A Southwestern desert peak where cavalry clashed nearly 150 years ago has joined an annual list of the nation's most endangered Civil War battlefields because state budget cuts are set to close the park that marks the site.
Picacho Peak in Arizona, the Western frontier in the battle between the North and the South, was named for the first time on the Civil War Preservation Trust's annual list of 10 historic battlefields most threatened by development or neglect. The list was released Thursday in Washington, D.C.
In addition to Pennsylvania's Gettysburg and the Wilderness Battlefield in Virginia, the list includes some memorable battles waged in states where the Civil War still resonates on the eve of its 150th anniversary. They are located primarily in the South and the Mid-Atlantic.
Slated to close June 3
For sheer distance, Picacho Peak stands apart from the rest. The state park is slated to close June 3 because of budget cuts.
On April 12, 1862, Lt. James Barrett led a detachment of Union cavalry to the rocky spire 50 miles northwest of Tucson and skirmished with Confederate Rangers, intent on blunting an ocean-to-ocean Confederacy. While Barrett was killed and the Union army retreated, Union forces from California eventually moved on to Tucson and snuffed a Confederate settlement.
The battle, while a footnote in Civil War history, still attracts annual visits by re-enactors.
"A lot of people who come from the East use it as a vacation," Ellen Bilbrey, a spokeswoman for Arizona State Parks, said of the Civil War re-enactors.
A fund drive launched in nearby Eloy, Ariz., is attempting to keep the park open, and the inclusion by the trust in its annual endangered list is a boost to that effort, she said.
"Any attention, of course is going to assist people who are trying to keep that park open," she said.
The Arizona State Parks Board next week will consider an agreement that would keep Picacho Peak open for at least a year. Under the agreement, the city of Eloy would pay $20,000 to subsidize the operation and maintenance of the park.
The board has adopted a number of similar agreements to keep open historical and recreational parks across Arizona.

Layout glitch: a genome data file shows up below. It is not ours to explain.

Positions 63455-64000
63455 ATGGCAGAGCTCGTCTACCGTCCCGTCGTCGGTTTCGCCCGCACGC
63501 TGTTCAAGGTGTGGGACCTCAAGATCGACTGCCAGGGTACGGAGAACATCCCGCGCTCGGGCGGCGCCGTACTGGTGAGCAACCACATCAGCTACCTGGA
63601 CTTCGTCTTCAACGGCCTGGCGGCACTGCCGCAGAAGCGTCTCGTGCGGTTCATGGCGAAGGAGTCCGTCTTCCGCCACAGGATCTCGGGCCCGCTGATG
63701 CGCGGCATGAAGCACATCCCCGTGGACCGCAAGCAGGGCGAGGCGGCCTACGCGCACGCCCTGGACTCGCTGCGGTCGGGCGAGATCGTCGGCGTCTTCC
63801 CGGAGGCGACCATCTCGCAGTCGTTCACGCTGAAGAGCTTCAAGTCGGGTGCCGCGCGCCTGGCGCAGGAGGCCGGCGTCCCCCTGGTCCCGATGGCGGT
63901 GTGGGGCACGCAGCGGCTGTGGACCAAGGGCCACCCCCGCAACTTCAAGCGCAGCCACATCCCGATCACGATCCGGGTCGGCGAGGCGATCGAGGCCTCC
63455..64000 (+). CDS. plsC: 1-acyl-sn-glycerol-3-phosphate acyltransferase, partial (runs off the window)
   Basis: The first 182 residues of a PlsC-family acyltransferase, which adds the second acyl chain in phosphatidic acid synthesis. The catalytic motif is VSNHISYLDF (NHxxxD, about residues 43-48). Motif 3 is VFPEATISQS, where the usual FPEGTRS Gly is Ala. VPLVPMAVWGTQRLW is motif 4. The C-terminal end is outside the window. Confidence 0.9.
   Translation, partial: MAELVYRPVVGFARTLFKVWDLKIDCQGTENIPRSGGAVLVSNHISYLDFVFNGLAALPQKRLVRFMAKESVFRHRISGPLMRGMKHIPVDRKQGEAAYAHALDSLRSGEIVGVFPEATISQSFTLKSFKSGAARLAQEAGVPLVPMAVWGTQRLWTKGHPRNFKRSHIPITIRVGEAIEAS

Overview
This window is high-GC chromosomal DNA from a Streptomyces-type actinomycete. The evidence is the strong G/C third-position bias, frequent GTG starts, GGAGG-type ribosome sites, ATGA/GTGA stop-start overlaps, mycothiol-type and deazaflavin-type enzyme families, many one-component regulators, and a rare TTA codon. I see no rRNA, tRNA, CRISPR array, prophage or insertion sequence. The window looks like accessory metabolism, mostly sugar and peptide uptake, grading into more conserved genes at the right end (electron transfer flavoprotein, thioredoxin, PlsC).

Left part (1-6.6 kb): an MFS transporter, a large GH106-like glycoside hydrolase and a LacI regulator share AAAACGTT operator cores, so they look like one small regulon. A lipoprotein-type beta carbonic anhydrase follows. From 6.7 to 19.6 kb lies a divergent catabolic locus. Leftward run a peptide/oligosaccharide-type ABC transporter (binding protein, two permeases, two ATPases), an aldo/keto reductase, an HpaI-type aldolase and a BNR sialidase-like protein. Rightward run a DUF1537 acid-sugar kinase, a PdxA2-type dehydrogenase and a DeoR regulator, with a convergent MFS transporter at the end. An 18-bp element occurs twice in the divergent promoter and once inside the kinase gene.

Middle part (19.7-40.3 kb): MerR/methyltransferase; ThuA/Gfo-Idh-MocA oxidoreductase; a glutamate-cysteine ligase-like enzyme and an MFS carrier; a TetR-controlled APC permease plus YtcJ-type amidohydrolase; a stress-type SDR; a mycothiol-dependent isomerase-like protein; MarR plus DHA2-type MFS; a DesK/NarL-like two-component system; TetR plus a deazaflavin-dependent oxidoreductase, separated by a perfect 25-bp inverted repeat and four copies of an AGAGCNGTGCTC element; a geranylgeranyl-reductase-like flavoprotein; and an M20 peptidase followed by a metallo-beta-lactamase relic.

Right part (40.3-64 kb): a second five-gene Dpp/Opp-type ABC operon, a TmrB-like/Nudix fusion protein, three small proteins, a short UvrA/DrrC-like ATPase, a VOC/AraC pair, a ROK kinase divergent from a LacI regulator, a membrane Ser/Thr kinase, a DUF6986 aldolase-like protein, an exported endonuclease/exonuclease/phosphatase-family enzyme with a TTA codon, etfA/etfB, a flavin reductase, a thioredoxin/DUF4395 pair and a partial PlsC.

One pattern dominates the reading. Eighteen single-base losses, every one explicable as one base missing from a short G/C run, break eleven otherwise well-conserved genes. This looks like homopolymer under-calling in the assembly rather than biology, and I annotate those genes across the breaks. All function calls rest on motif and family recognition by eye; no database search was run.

"Nothing creates an emotional connection between present and past like walking in the footsteps of our Civil War soldiers," Shaara said in remarks prepared for the formal release of the list.
His father, Michael Shaara, wrote "The Killer Angels," a historical novel on Gettysburg. The battlefield where 160,000 Union and Confederate soldiers fought in the summer of 1863 is on the endangered list because of a second attempt to bring casino gambling within one-half-mile of Gettysburg National Military Park.
Like Gettysburg, Virginia's Wilderness Battlefield was also making a repeat appearance on the list. In this case, Wal-Mart Stores Inc. is facing fierce resistance to building a Supercenter within a cannon's shot of where Robert E. Lee and Ulysses S. Grant first met on the field of battle.
The others in the top 10 and the threats, as defined by the trust:
- Camp Allegheny, W.Va., where wind turbines on a high ridge across the border in Virginia threaten to blot the view from the battlefield.
- Pickett's Mill, Ga., which is amid cuts in public funding and, last fall, saw foot bridges and portions of a mill damaged by flood waters.
- Fort Stevens, Washington, D.C., threatened by a proposed church community center that will tower over the fort where President Lincoln was the target of sharpshooters.
- Cedar Creek, Va., a mine expansion that would chew up nearly 400 acres of battlefield.
- Richmond, Ky., a new highway interchange that will likely attract commercial growth.
- South Mountain, Md., the feared development of an energy plant.
- Thoroughfare Gap, Va., the possible construction of a 150-foot communications tower.
Besides the 10 most-endangered list, the trust also included 15 "at risk" sites.